Dry Creek Vineyard also switched from Sonoma County appellation fruit to 100 per cent Dry Creek Valley grapes for its Bordeaux varietal wines and cut its overall 100,000 case production by 25-30 per cent. In 2003, Wallace brought in a new winemaking team, headed by former Chalk Hill Vineyard winemaker Bill Knuttel.

The next step was to discontinue the winery's reserve line. "It just became obvious that the whole reserve concept and that nomenclature had become meaningless," Wallace says, "so we made the decision to focus on small lot - meaning about 500 cases - single-vineyard bottlings."

In addition to buying new fermenters for the small-lot wines, the winery made a substantial investment in new equipment, including a new bottling line, labeller and French oak barrels. New labels featuring a fresh take on the winery's traditional sailboat theme completed the makeover.

Wallace says she has noticed an increase in wine sales since Dry Creek embarked on its artisan path. "We've just had our best month ever," she says. "People - especially in the trade - are starting to wake up and pay attention to the winery again. It's given us an opportunity to reintroduce our wines and talk about our vision to our distributors and the trade, and the response has been wonderful. It's been really important for our distributors around the world to hear that my husband and I are committed to this."

Franciscan Oakville Estate: new look for a new image

Over in the Napa Valley, one of California's pioneer wineries has changed its look. With a 200,000-case annual production, most people don't consider Franciscan a boutique winery. The brand's new label, introduced in early 2007, was designed to change that perception with an illustration of a hand-operated wine press.

"In consumer testing, the new package was preferred by a ratio of two to one," says Lee Nordlund, senior estate manager for Franciscan Oakville Estate. "They felt that the clean, upscale look and the image of the hand press really tell the story of Franciscan's small-lot winemaking tradition." The new packaging was launched with the release of the winery's 2004 Cabernet Sauvignon. Franciscan's Chardonnay, Merlot, Magnificat and Cuvée Sauvage will follow suit this spring. It's too soon to tell if the package is lifting sales, but Nordlund has heard "very favourable" reactions during recent sales calls.

Franciscan has also refined its approach in the cellar and vineyard. "Small-lot winemaking has long been part of Franciscan's tradition," says director of winemaking Janet Myers.

"However, we're taking it further . Our tank sizes range from 3,150l to 13,500l, which means that every vineyard block is assigned its own tank, appropriately sized. We've been able to add small fermenters in the winery to increase our ability to keep the blocks separate and give more flexibility during harvest.

In terms of barrel selection, we are always re-evaluating our coopers to fine-tune our barrel choices."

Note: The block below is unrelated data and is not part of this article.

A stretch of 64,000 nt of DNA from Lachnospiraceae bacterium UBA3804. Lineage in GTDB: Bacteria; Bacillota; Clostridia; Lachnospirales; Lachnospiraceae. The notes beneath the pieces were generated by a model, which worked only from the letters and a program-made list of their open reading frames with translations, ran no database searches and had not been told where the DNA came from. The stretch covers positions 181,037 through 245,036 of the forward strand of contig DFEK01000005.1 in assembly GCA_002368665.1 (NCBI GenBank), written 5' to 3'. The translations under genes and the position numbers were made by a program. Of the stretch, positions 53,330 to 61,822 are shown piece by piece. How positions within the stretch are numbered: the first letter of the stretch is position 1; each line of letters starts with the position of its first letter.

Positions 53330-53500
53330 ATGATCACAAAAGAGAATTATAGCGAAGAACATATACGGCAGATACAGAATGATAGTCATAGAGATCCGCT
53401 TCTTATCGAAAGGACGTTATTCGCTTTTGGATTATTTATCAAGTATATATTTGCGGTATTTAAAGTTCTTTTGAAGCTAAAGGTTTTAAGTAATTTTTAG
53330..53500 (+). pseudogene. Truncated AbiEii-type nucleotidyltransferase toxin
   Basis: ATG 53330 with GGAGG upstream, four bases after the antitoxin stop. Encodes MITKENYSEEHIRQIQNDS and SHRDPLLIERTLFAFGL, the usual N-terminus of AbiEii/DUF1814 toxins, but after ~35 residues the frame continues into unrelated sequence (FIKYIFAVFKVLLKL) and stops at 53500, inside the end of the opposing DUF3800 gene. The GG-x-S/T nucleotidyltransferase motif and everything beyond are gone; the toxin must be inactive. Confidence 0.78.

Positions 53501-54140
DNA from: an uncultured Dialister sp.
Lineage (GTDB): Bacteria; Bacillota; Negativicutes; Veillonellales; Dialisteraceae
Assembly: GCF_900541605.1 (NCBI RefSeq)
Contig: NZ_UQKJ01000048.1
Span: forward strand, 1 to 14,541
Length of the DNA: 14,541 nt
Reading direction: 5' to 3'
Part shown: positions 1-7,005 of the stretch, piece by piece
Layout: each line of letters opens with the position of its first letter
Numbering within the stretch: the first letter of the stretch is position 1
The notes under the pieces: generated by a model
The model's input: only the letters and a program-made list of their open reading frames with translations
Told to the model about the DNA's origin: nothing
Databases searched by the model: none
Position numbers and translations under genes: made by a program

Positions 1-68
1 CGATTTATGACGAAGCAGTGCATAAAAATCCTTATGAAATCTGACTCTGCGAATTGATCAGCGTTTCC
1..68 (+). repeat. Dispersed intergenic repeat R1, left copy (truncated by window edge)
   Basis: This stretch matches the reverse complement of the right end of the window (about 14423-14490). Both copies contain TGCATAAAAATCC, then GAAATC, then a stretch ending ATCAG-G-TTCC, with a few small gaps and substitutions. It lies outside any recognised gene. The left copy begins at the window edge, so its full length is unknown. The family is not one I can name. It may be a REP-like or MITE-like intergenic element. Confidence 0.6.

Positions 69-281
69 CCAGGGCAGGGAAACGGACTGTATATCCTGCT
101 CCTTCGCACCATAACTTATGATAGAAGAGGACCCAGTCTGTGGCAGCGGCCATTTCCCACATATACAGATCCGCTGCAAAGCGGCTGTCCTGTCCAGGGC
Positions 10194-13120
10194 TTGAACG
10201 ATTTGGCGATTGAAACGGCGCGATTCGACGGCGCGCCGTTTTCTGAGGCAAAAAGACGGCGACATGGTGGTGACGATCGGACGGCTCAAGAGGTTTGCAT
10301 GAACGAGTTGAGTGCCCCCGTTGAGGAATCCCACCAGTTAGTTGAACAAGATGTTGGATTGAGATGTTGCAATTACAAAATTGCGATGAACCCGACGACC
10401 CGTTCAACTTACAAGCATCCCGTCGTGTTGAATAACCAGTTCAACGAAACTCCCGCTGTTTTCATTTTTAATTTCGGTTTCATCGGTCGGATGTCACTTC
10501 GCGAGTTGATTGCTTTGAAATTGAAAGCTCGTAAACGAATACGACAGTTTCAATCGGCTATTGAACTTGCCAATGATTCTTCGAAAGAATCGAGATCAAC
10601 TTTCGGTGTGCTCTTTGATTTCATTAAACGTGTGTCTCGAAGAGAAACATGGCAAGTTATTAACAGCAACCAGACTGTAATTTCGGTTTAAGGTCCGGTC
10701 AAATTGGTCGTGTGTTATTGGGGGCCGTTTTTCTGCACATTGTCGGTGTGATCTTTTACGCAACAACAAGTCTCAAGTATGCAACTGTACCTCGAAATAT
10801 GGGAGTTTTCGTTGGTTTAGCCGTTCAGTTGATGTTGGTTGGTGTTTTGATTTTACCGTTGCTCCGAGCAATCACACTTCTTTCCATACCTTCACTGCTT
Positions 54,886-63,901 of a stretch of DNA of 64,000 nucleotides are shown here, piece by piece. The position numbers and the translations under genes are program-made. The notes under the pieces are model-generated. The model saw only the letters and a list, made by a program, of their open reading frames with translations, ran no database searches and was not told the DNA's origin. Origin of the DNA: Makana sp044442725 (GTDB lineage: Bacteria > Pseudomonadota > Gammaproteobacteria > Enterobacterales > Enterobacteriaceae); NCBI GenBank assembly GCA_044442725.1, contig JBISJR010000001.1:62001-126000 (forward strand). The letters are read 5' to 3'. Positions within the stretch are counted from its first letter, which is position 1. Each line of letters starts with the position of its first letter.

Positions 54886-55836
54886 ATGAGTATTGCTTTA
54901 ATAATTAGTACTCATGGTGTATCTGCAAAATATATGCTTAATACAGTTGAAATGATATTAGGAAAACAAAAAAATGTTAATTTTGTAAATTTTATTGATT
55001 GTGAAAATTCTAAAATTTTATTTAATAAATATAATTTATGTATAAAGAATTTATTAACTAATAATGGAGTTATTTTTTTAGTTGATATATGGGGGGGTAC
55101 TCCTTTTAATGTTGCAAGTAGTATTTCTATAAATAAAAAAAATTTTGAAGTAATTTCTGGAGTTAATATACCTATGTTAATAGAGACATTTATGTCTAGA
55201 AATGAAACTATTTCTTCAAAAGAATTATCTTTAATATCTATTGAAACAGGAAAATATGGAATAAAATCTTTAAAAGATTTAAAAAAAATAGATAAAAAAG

In 2000, the winery began to redevelop a portion of its vineyards each year to better match clones and rootstocks to soil and climate conditions. "We're just starting to reap the rewards with our 2004 Cabernet Sauvignon and 2004 Merlot, and current 2005 Chardonnay," Nordlund says.

Tina Caputo is managing editor of California-based wine trade magazine Wines & Vines.

Wine Institute of California Annual Tasting 2007

Where: Lindley Hall, Elverton Street, London SW1P

When: March 13, 10.30am-5.30pm


The latest Benchmark Wines will be unveiled at the Wine Institute of California's annual trade tasting on March 13 - and OLN can reveal that Hahn Estates in Monterey, represented by Patriarche, will be among those representing California's £5-10 wine s as part of the Benchmark Wines Project.

"Now we've done it for the fourth time there are some very consistent results, and they are the most consistent winery to date," says California Wine Institute director John McLaren. Hahn's brands are Hahn Estate and Cycles Gladiator.

Among other highlights at the tasting, Jackson Wine Estates will be unveiling new packaging for its Pepi range, made mainly from Italian grape varieties. It will also be previewing Cambria, a family-owned estate in the Santa Maria Valley, as well as introducing Sonoma-based Matanzas Creek Winery. Gallo has repackaged its Gallo Family Vineyards range, and the new look - set to hit stores in April - will be on show at the tasting. World Wine Agencies will unveil Jewel Winery's entry-level Sacramento Trail brand (rrp £4.99). PLB will be launching a £5+ brand, Blackburn & James, sourced from the EOS winery in Paso Robles, with a Chardonnay, Merlot and Cabernet Sauvignon to retail at £6.99. HwCg's independent-focused wing, HwCg Specialist, is releasing high-end Lodi varietal brand Christine Andrew, from Ironstone Vineyards, priced at £7-10 . And Brown-Forman is launching an unoaked Shiraz into its Fetzer Valley Oaks range (£6.49).

New image wineries at a glance

Kendall-Jackson Vineyard & Winery

Founded: 1982

Location: Santa Rosa, Sonoma County

UK distributor (K-J is its own importer): John E Fells & Sons, 01442 870900

St Francis Winery & Vineyards

Founded: 1979

Location: Santa Rosa, Sonoma County

UK importer: Hatch Mansfield, 01753 621126

Dry Creek Vineyard

Founded: 1972

Location: Healdsburg, Sonoma County

UK importer: Bibendum, 0207 449 4100

Franciscan Oakville Estate

Founded: 1972

Location: Rutherford, Napa Valley

UK importer: Cellar Door, 01483 690088 (England & Wales); Forth Wines, 01577 866001 (Scotland)